When you live in Atlanta, the Martin Luther King Jr. holiday celebration is not just a one day affair. Here we have King Week activities, galas and marches for days. Morehouse College, Dr. King’s alma mater, puts on several commemorative programs honoring the famed civil rights leader. On Auburn Avenue, the King Center, a local non-profit organization that houses the internationally renowned Center for Nonviolent Social Change, is thronged by crowds visiting the gravesite of Martin Luther King Jr. and his wife Coretta Scott King. The King Museum, an interactive exhibit run by the National Park Service, sits across the street. A block west is Ebenezer Baptist Church, where both King Jr. and King Sr. preached. But the most profound moments I have experienced in the presence of King memorabilia has been at a display of the King papers, when I realized just how important Martin Luther King Jr.’s academic training and intellectual development were to the success of the civil rights movement.
The King artifacts were purchased in 2006 by a group of concerned Atlanta citizens from Martin Luther King Jr.’s estate and were subsequently donated to Morehouse College. According to the Atlanta Journal & Constitution, by February 2010, the writings of Dr. King will be fully available to the public at the Robert W. Woodruff Library of the Atlanta University Center. The papers have been under lock and key since the purchase, with one exception — a 5 month exhibition in 2007 of 600 documents from the collection.
It was just after the opening of the I Have A Dream: The Morehouse College Martin Luther King Jr. Collection exhibition at the Atlanta History Center that I had a chance late one weekday morning back in 2007 to check it out. With no opening day or weekend crowds to contend with, I took a leisurely stroll through the wing of the History Center dedicated to the display. Looking through the glass of the first display case at the tattered remains of King’s report cards, my eyebrows raised — “they paid thirty two million dollars for this?”, I said to myself. It didn’t take long, though, for a wave of nostalgia to set in as I peered at the scrawling handwriting that covered page after page of notes and rough drafts from King’s undergraduate years.
The books, some of them battered and discolored, stopped me in my tracks. Not only could I could see his young mind grappling with the ideas men the world over had wrestled with for centuries — the exhibit, organized so that King’s writings were displayed in a chronological order, often showed how these great thinkers had influenced him.
It wasn’t until I got to the telegrams and the notes from movement organizing meetings that I began to get a lump in my throat.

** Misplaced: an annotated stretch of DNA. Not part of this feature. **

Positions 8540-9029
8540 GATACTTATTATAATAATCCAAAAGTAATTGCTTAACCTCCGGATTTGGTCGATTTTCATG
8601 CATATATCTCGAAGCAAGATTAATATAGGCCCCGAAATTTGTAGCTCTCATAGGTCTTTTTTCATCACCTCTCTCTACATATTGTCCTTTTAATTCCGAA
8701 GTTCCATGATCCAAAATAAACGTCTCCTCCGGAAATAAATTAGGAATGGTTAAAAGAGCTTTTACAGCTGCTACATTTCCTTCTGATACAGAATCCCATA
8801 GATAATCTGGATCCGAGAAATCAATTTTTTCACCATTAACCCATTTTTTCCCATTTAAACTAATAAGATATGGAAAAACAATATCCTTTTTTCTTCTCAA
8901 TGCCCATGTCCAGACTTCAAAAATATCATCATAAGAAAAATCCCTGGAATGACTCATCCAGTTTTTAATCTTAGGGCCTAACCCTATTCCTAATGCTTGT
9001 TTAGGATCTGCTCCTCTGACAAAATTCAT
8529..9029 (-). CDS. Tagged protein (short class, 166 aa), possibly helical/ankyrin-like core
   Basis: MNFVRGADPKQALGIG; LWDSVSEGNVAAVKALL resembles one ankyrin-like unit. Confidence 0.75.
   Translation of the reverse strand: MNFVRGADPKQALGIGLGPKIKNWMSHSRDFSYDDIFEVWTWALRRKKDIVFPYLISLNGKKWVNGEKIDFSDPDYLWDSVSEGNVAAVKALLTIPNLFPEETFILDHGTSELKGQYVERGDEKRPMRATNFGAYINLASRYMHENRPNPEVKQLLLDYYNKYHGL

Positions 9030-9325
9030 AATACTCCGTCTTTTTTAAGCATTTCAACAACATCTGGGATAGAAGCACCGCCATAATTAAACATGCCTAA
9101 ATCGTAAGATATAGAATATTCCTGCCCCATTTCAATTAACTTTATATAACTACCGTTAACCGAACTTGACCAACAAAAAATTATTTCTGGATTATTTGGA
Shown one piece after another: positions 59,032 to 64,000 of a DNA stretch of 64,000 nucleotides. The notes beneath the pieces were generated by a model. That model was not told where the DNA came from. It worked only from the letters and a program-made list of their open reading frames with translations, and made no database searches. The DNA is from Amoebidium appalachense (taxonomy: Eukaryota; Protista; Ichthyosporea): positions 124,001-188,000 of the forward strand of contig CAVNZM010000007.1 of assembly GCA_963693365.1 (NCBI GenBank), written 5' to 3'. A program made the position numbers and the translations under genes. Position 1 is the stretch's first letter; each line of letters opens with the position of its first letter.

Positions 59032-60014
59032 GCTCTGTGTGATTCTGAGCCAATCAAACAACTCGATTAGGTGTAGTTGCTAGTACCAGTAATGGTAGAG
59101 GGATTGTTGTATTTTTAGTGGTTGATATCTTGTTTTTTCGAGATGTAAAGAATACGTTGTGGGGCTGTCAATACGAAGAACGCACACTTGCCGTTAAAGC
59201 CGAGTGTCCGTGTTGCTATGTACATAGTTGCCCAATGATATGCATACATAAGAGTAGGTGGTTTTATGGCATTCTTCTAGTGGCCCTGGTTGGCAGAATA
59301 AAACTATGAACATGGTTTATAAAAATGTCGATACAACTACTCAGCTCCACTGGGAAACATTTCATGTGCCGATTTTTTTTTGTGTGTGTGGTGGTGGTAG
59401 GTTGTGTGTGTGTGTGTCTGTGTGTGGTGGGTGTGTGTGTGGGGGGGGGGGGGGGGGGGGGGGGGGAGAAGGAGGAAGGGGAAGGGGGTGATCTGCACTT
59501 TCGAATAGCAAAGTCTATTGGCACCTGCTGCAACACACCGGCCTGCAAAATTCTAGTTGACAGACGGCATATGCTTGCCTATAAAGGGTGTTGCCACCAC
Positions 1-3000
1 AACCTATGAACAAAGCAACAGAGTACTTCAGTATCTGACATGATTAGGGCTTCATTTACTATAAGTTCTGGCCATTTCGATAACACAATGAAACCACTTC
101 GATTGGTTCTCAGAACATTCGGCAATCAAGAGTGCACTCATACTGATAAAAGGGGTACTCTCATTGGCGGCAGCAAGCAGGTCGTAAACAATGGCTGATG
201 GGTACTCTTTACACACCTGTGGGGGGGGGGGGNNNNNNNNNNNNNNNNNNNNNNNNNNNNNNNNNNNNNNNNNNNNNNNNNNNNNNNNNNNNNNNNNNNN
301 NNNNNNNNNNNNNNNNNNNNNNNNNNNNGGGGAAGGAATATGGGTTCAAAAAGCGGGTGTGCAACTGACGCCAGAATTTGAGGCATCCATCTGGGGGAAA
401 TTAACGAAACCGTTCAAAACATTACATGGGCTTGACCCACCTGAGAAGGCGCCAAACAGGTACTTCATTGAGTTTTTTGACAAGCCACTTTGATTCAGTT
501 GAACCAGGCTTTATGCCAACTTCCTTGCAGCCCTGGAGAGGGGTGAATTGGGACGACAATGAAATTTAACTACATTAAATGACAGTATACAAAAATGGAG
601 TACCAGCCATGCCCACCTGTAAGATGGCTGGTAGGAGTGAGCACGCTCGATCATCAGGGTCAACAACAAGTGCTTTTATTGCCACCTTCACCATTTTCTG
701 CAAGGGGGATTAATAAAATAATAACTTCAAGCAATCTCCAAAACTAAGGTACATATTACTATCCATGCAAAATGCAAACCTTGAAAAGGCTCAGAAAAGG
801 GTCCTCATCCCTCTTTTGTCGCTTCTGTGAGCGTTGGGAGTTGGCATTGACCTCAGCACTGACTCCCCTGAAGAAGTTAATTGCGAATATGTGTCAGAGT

Since that visit, I’ve read a couple of books about King and the civil rights movement, but none of them dovetailed with the experience I had that day in the Atlanta History Center the way David Garrow’s book Bearing the Cross: Martin Luther King, Jr., and the Southern Christian Leadership Conference did. The account Garrow produced turned the stacks of books I’d seen from King’s college and graduate school days, as well as the books he received from leaders around the world, including Mohandas Ghandi, into a narrative that showed just how much King’s scholarship impacted his thinking, and in turn, the practices and policies of the southern civil rights movement.
King entered Crozer Theological Institute Seminary in 1948 as a student who had earned the proverbial “gentleman’s C’s” at Morehouse College. He left three years later as the class valedictorian. Somewhere during the early part of his tenure at Crozer, King’s intellectual curiosity caught fire, and he spent the balance of his time at the seminary exploring the work of some of the world’s most noted thinkers, including Karl Marx, Walter Rauschenbusch and Reinhold Niebuhr. The questions his exposure to these influences raised stayed with him when he matriculated at Boston University.
“Regardless of subject matter, King never tired of moving from a one-sided thesis to a corrective, but also one-sided antithesis and finally to a more coherent synthesis beyond both.”
L. Harold DeWolf — professor of King at Boston University
Bearing The Cross: Martin Luther King, Jr., and the Southern Christian Leadership Conference
King’s professors at Boston University were impressed with his scholarship, according to Garrow — so much so that they encouraged him to consider a life in academia. But King longed to return to the pulpit, where he could interact with people instead of books. Indeed, if it were not for internal dissension among the members of the Montgomery Improvement Association, King might never have ascended to the forefront of the south’s civil rights movement.
There is no way to measure how much of King’s success in formulating strategies of engagement with the White House, the Attorney General, and the state and local administrations with which he and his followers clashed were the result of a “thesis, antithesis, synthesis” approach. But I am certain his ability to understand on an intellectual level where the divergent interests of the segregationists and the civil rights advocates intersected, and his ability to articulate how these interests could both gain something by moving forward from this crossroad are the direct result of his time spent wrestling with philosophical abstractions in graduate school.